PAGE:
Did you know, even a single person could buy a home? There are no rules that you must be married or have a co-borrower. In fact, the mortgage rules state lenders can’t discriminate based on age, sex, or marital status, among many others. So what is so hard about buying a home by yourself?
The fact is you put yourself in a unique situation. You don’t have another income or credit score to fall back on. This means you must qualify for the loan all on your own. This could be a difficult task. It’s not impossible, though. We discuss what you need to do to get qualified.
Perfect Your Credit as a Single Person
When two people apply for a mortgage together, the lender may use the lowest middle score between the two of you. This might sound like it works in your favor if you are single. You don’t have to worry about someone having a lower score than you. However, lenders look at the big picture. Even if your co-borrower has the lower score, he may have higher income or a lower debt ratio. It all balances out. If you are the only borrower, everything relies on you.
Before you apply for a mortgage, look at your credit. You can get a free copy of your credit report from each credit bureau once per year. Go over these reports. See if the information reporting is accurate. Then, go over the account histories. Are you current on your payments? Do you have any collections? Are you over-extended on any of your credit? These are things you can fix now.
If you fix the credit problems before you apply for a mortgage, you increase your chance of approval. Leaving it to chance could leave you without a mortgage.
Stabilize your Employment
The longstanding rule is you should be at your job for at least 2 years before applying for a mortgage. Today lenders might be a little more lenient. But, if you are the only one on the loan, you want to maximize your chances of approval. Don’t apply for a mortgage until you are at the same job for 2 years. If you do change jobs, make sure you do so for good reason. A few good ones include:
- You went to school to take a better position and you can prove it
- You took a job with higher pay or the potential for advancement
- You took a job at a more stable company
You can easily prove any of these situations to a lender. This way if you did recently change jobs, you won’t look like a high-risk borrower.
Minimize Your Debts
Your debt ratio could be the largest barrier when buying a home as a single person. You don’t have another person’s income to offset your debts. Of course, this could be a good thing. If you had a partner with a lot of debt, it could increase your total debt ratio. It’s like a double-edged sword.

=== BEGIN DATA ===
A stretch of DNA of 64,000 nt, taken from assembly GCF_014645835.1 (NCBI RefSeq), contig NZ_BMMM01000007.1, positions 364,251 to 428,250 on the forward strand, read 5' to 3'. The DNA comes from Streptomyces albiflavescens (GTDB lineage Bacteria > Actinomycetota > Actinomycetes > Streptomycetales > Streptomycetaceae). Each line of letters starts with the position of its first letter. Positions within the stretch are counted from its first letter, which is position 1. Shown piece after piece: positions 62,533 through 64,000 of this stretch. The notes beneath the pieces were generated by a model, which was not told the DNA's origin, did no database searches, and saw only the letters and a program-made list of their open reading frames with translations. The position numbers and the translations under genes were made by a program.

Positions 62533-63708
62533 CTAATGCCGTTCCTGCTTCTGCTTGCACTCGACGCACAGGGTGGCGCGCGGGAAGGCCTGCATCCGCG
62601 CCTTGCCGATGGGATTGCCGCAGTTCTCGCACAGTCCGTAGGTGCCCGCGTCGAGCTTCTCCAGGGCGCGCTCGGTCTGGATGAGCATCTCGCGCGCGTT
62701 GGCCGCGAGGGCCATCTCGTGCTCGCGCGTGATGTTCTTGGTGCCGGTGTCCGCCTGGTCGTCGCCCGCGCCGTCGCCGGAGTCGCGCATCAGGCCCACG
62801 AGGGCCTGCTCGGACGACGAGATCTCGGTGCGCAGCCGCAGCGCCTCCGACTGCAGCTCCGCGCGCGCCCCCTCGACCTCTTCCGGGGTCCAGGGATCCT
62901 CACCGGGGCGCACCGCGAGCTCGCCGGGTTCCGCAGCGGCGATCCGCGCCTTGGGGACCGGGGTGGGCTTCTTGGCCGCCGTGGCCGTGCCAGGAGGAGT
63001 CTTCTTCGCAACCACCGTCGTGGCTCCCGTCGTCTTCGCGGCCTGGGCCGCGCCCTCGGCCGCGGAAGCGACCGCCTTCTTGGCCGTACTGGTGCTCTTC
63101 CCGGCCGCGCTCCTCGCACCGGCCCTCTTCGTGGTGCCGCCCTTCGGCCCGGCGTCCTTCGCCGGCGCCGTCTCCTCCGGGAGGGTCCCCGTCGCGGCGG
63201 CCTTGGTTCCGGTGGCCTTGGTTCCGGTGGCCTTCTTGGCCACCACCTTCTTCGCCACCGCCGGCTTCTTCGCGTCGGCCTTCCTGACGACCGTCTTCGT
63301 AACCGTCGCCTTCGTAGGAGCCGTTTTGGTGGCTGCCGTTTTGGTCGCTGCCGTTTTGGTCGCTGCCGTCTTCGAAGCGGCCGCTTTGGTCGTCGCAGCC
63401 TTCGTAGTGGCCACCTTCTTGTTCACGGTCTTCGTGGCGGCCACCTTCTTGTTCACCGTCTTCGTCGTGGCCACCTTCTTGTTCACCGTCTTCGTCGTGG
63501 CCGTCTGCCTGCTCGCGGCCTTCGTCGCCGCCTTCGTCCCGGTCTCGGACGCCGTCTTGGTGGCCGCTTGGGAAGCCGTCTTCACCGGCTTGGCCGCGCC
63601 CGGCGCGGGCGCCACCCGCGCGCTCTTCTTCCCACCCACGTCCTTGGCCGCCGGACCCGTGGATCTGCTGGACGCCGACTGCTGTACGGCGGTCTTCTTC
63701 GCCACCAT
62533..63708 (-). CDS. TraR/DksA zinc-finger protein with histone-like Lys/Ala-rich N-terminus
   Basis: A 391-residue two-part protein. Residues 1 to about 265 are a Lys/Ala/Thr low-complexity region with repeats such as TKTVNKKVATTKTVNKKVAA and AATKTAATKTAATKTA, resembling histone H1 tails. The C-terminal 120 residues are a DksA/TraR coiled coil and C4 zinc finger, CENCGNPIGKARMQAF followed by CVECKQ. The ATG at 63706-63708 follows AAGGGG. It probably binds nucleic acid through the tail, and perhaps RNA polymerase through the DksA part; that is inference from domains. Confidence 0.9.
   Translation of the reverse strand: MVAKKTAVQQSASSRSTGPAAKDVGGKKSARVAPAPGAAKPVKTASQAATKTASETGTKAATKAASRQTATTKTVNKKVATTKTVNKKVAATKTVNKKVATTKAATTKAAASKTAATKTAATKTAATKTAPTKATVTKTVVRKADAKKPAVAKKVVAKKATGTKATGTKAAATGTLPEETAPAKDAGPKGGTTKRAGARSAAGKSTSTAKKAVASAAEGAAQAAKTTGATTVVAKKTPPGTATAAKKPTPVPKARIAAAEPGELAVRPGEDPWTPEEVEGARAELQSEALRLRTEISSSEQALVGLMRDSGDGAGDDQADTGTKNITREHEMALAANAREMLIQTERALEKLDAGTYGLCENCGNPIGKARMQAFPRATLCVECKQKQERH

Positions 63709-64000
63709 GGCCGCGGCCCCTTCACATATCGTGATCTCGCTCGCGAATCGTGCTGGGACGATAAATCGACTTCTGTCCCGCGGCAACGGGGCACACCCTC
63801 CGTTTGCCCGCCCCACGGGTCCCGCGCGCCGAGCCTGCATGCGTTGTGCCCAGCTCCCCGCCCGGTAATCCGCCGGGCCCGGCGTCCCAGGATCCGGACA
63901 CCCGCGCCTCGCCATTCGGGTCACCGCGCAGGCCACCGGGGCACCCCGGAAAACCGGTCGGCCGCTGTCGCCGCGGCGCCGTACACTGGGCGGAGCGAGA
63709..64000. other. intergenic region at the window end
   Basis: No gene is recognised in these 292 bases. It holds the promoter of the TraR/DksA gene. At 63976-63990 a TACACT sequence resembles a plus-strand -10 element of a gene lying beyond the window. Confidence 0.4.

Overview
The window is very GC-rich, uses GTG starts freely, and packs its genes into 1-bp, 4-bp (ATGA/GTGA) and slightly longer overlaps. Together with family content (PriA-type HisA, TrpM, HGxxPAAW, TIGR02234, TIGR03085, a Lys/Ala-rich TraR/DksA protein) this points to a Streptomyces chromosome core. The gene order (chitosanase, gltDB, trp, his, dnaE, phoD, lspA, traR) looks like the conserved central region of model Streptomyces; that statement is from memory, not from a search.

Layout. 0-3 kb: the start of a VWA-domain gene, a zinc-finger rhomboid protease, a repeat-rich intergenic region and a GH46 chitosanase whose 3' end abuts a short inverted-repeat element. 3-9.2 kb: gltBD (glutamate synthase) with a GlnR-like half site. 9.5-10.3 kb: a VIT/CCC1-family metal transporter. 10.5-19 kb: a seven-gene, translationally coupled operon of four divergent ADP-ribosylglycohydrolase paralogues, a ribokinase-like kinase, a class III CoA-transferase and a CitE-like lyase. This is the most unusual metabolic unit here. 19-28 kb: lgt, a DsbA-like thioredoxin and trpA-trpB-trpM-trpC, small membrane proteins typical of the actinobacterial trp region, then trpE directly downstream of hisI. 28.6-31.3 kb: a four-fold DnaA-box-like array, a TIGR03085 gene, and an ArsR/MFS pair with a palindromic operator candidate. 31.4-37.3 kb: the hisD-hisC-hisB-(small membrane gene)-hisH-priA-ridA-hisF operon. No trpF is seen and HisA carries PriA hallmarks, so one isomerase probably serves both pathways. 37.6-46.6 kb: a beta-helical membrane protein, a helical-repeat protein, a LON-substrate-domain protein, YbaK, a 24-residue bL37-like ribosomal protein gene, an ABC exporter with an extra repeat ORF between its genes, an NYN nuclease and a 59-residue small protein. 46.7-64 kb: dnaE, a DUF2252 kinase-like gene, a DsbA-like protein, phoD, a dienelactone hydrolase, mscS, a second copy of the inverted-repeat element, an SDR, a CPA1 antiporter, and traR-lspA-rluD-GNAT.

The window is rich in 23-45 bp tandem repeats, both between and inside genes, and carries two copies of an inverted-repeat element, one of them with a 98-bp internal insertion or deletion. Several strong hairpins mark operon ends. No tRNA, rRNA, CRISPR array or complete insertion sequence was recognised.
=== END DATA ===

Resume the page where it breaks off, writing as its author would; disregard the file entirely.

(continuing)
When you apply on your own, though, you are in control. Before you shop for a home, go over your debts. How many credit cards and loans do you have? How do the payments compare to your income? On a conventional loan, you need debt ratios that don’t exceed 28/36. This means your total debt including all loans and credit card payments can’t exceed 36%. That’s a tall order to fill. Get rid of your debts before applying for a mortgage so you can minimize your ratio.
Save Money for a Down Payment
The money you put down on a home helps determine your risk level. The more you borrow, the riskier you are to a lender. This doesn’t mean you need 20% down or you won’t get a mortgage, though. There are options. But, the more money you put down, the better your chances of approval.
Start saving money long before you want to purchase a home. This way when you are ready, you have the money. Strive for a 20% down payment, but don’t avoid applying for a loan if you don’t have that much. At the very least, you’ll need 3.5% for an FHA loan. Since FHA loans have lenient guidelines, you may have a better chance at securing this type of loan.
Show Long-Term Stability
Lenders want to see that you can afford your loan moving forward. This is why they like to see job stability and consistent income. This helps them feel confident you will be able to afford the loan moving forward. Since you are single, you need to show long term stability. You don’t have another income to fall back on or a great credit history to back you up. Everything is on your shoulders. If you can show a lender you have a proven track history, you may have a better chance at approval.
There are no rules stating you can’t purchase a home as a single person. However, lenders may act more cautious with your situation. They just want to avoid the risk of default for themselves as well as you. If your city or county offers Housing Counseling or mortgage help, take it. Let a counselor guide you to the right program. This way you know without a doubt that you are not getting in over your head.
In many cases, you are at an advantage buying a home on your own. You don’t have to worry about anyone else’s debts, credit score, or low income dragging you down. You are in control of what you receive. The earlier you start the process, the better your chances of approval. Stabilize your income and employment and save as much as you can. If you know you had credit problems, try to fix them before re you apply for a loan. This way you increase your chances of approval. You also increase your chances of securing a great interest rate. This helps to make your loan the most affordable.